Before diesel-fueled cargo ships sloshed their way across the world's oceans, beer dictated the distance the Western world could travel by sea. Enough ale, and you'd make it where you wanted to go. Too little, and you might settle for an inauspicious site like Plymouth Rock. And when you ran out? Well, you stopped and made more.
In 1792, red-coated Capt. George Vancouver was mapping the rocky shores of the Pacific Northwest when his crew found itself depleted of barrel-aged stock. The shipmates dropped anchor, brought their brewing kits ashore, and set about replenishing their supply.
Unfortunately, they were out of hops. And so the first beers brewed in the New World's greatest hop-growing region were made with something else. They improvised, using an ingredient recommended by famed British explorer Capt. James Cook: spruce.
"Any brewer knows, you've got to make beer with what you've got," says Jack Harris of Fort George Brewery in Astoria. "Spruce buds were one of the things they knew they could use instead of hops."
Spruce tips are the small, soft chutes that emerge from Northwest-native Sitka spruce in late spring. These buds are citrusy and candy-sweet—a perfect substitute for hops. By the late 1700s, sailors worldwide were singing the praises of spruce ales, and recipes containing spruce can be found dating to well before America's first cry for independence.
Modern historians theorize that spruce ales have certain benefits. Their high vitamin C content may have warded off scurvy, and the preservative qualities of spruce may have helped the beer keep well despite constantly rolling decks. But explorers had a more important reason to brew the stuff: Spruce beer, especially the kind brewed with fresh tips in spring, tastes bloody awesome.
In fact, it might just be the best style of beer you're not drinking.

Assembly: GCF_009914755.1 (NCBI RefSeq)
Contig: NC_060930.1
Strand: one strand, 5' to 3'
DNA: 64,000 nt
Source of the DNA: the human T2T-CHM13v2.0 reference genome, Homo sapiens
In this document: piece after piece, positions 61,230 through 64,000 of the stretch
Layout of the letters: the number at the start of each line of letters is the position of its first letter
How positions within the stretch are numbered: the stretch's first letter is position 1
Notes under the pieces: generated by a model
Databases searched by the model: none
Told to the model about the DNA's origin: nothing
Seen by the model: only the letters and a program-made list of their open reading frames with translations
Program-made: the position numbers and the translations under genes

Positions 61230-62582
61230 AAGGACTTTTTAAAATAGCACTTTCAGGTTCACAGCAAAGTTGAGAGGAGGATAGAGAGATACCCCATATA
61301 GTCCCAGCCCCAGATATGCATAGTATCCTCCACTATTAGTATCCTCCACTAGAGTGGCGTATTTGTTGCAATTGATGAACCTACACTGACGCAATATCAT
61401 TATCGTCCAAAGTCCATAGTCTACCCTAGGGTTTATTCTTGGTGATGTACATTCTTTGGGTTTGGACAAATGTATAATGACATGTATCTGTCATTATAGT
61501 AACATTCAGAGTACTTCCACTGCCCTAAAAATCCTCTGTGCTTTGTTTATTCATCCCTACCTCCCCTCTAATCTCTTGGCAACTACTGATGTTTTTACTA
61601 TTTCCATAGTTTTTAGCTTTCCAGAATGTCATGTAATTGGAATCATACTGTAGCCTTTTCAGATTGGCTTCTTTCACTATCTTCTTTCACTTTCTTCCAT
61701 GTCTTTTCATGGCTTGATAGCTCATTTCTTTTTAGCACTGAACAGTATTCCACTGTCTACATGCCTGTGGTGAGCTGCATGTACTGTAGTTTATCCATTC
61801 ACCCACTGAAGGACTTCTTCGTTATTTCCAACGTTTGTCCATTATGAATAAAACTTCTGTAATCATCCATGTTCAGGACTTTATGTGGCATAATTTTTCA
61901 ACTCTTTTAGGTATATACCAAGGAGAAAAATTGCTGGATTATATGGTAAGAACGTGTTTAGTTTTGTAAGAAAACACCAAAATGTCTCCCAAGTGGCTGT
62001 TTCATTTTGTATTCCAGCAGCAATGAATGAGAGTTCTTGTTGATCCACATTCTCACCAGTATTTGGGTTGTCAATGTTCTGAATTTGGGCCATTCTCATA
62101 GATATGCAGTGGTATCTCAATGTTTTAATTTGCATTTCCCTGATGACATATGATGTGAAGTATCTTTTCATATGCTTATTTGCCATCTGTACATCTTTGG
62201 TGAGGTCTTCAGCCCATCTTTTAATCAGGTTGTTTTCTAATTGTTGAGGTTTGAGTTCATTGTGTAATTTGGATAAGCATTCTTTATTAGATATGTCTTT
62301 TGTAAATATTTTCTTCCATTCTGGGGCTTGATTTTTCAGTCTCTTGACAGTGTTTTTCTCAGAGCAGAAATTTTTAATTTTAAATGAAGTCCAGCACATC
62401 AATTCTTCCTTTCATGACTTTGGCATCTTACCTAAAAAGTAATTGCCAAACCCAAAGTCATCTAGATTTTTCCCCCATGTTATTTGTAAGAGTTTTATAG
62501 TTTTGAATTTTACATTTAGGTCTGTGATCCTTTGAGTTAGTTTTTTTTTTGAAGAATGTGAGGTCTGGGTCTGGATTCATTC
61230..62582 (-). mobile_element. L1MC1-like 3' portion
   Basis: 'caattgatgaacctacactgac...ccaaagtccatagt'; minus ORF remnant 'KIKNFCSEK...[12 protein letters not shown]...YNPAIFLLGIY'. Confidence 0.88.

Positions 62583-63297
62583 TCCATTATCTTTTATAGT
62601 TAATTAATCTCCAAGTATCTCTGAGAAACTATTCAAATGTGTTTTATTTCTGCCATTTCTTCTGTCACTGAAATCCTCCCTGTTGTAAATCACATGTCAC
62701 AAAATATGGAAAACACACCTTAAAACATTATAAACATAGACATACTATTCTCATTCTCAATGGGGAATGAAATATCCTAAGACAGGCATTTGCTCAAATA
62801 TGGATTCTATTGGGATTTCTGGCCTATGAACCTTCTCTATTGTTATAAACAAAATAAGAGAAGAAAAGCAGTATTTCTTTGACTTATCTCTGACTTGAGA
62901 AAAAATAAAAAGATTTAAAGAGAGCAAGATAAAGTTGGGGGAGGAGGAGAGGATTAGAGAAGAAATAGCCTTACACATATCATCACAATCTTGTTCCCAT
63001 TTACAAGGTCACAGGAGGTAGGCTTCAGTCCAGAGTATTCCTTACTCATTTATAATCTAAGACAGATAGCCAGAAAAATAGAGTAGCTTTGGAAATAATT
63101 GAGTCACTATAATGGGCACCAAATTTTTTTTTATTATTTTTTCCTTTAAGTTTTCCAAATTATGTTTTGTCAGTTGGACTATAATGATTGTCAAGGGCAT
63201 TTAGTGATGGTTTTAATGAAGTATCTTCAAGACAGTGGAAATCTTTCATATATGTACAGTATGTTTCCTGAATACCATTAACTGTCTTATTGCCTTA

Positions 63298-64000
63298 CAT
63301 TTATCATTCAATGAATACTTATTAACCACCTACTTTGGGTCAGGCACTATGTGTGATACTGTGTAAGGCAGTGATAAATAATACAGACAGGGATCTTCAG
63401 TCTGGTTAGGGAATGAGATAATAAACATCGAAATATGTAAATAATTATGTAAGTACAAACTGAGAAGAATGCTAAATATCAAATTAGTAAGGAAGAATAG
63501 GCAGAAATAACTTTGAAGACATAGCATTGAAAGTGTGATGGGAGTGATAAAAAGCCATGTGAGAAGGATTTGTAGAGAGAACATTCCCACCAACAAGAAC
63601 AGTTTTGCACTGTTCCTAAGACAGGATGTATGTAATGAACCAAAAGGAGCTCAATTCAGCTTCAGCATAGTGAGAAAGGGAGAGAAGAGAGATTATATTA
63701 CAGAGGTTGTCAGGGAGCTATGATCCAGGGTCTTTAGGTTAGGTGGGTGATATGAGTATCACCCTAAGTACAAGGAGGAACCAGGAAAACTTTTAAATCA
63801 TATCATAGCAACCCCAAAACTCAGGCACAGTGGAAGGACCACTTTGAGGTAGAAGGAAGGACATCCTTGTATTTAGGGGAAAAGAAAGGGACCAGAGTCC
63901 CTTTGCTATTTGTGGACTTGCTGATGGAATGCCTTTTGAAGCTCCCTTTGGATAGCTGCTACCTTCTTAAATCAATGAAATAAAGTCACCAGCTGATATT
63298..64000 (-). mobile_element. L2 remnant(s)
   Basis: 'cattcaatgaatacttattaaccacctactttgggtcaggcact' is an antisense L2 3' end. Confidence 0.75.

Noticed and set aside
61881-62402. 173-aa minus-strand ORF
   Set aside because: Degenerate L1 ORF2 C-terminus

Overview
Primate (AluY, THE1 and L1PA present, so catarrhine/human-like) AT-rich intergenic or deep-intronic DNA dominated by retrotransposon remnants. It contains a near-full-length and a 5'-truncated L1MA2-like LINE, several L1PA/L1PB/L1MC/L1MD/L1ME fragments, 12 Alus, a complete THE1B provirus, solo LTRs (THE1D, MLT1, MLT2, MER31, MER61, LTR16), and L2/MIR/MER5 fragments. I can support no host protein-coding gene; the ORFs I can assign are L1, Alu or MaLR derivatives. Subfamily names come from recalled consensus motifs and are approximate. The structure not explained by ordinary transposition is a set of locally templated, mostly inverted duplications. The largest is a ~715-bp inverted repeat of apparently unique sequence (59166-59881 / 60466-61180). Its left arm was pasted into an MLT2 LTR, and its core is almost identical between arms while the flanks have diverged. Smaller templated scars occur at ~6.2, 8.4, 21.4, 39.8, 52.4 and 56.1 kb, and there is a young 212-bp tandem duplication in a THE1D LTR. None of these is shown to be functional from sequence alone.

"It's hard to put into words just how amazingly refreshing a good spruce beer is," says Harris, whose brewery has been boiling up a fresh batch of Spruce Budd Ale each year since it opened in 2007. "It wasn't like they were really out looking for scurvy prevention."
Like many classic beer styles that have seen a resurgence in the American consciousness, spruce beer was fairly well forgotten in the Northwest for a long time after Vancouver and his men brewed their last batch. Today, there's an ever-growing number of farmhouse breweries and sour-beer apothecaries, but Fort George is among the few breweries in the Northwest that actually makes a beer with spruce tips.
"I don't want [people] to think that I just pulled this out of my ass," Harris says, laughing. "I make sure that they know it's an old recipe."
Harris rediscovered the style by accident. When he was "dragged" to a naturopathy conference by his wife years ago, he heard a speaker named Stephen Buhner, who talked about various historic herbal brews. It sparked an idea in Harris, who at the time was brewing at Bill's Tavern and Brew House in Cannon Beach.
"I was just really blown away by his whole thing [with herbal beers], but the spruce seemed really doable," he says. "Sitka spruce is native to here, and that inspired me to brew a locally sourced, locally wild-harvested beer."
For the rest of his tenure at Bill's, Harris offered patrons a free pitcher of brew for every pound of spruce tips they brought him in spring. Then he'd gather the tips and boil up a fresh nine-barrel batch of the stuff.
For those who knew about it, the beer was a seasonal delight that was well worth some foraging. But that spruce beer largely went unnoticed until Harris moved up the coast and opened Fort George. He brought his recipe, and has brewed it every spring.
The contemporary Spruce Budd Ale is a deliciously pale brew with a clingy white head and fruitcake nose. It's a single-malt ale made with English-style yeast and no hops. That helps showcase the spruce's fruity taste, and is a gentle nod to the beer's roots. It has slowly developed a cult following.
"There are people who plan an annual trip to the brewery to get their spruce beer," Harris says. "It has really gotten onto people's radars now."
Fort George needs 500 pounds of spruce tips to make a 60-barrel batch that lasts about a month. There's no commodity market for such a thing, so the brew crew takes a case of cans to the woods and harvests the tips by hand, just like Vancouver's men did. The beer is on tap now, though the season is fleeting.
"I love when I get the brewers out to pick raw ingredients and bring them back the brewery, and kind of nurture it and put them in the beer," Harris says. "It really brings the whole thing home."